A cohort study with Sweden was conducted over a long duration of time. They measured the aerobic capacity, muscular strength, and body mass index during military consignment evaluations in Sweden from 1969 to 1997. This accounts for 97% of 18 year old men in Sweden during that duration of time. The researchers performed follow-up evaluations of these patients in 2012 to measure their degree of hypertension. The study measures the correlation between aerobic capacity, muscular strength, and body mass index in late adolescence and the degree of hypertension in adulthood. The results showed that high body mass index and low aerobic capacity combined posed the highest risk of developing hypertension later in life. In patients with normal body mass index, a low aerobic capacity still posed a significant risk of developing hypertension. All statistics were adjusted for socioeconomic status and family history.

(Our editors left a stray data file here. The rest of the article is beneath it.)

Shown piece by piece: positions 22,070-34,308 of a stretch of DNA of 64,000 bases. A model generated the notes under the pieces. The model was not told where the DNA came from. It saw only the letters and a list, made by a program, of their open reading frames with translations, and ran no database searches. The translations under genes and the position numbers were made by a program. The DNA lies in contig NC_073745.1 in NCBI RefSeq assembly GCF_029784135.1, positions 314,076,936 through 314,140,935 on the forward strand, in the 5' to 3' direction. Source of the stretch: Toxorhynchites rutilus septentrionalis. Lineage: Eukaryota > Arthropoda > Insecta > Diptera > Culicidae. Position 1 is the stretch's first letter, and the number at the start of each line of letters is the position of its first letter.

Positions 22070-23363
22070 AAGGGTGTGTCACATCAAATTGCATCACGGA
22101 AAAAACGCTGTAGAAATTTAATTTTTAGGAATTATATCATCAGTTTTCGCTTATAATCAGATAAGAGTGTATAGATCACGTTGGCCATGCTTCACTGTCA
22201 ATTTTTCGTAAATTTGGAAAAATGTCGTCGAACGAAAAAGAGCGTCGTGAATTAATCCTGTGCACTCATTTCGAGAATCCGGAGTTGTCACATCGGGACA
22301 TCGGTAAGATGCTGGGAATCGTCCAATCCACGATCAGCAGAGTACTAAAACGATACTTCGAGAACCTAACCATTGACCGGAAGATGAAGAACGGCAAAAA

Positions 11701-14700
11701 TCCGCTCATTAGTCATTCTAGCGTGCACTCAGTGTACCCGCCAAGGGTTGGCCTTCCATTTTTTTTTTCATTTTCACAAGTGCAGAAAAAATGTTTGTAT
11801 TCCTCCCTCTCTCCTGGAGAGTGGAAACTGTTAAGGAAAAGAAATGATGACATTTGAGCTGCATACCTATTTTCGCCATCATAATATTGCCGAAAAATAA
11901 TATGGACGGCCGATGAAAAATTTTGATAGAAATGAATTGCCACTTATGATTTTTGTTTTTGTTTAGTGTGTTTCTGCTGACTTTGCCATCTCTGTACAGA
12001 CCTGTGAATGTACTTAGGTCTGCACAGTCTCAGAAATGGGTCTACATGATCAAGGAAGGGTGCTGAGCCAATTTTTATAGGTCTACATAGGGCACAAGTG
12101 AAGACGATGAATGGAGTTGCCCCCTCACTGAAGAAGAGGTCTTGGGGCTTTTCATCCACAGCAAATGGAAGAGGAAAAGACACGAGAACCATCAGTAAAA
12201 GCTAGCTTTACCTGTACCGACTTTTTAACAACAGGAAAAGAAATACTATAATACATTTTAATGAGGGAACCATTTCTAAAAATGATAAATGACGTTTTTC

JAMA Intern Med. 2016;176(2):210-216.
I think this research is important because it shows that patients can intervene at a young age to prevent disease states like hypertension later in life. It demonstrates that diseases, even ones that seem to be hereditary like hypertension, are not always inevitable. We can take action now to lower our risk.
I think further research should be done to measure how aerobic capacity, muscular strength, and body mass index affect risk of developing hypertension in women, as well as other ethnicities.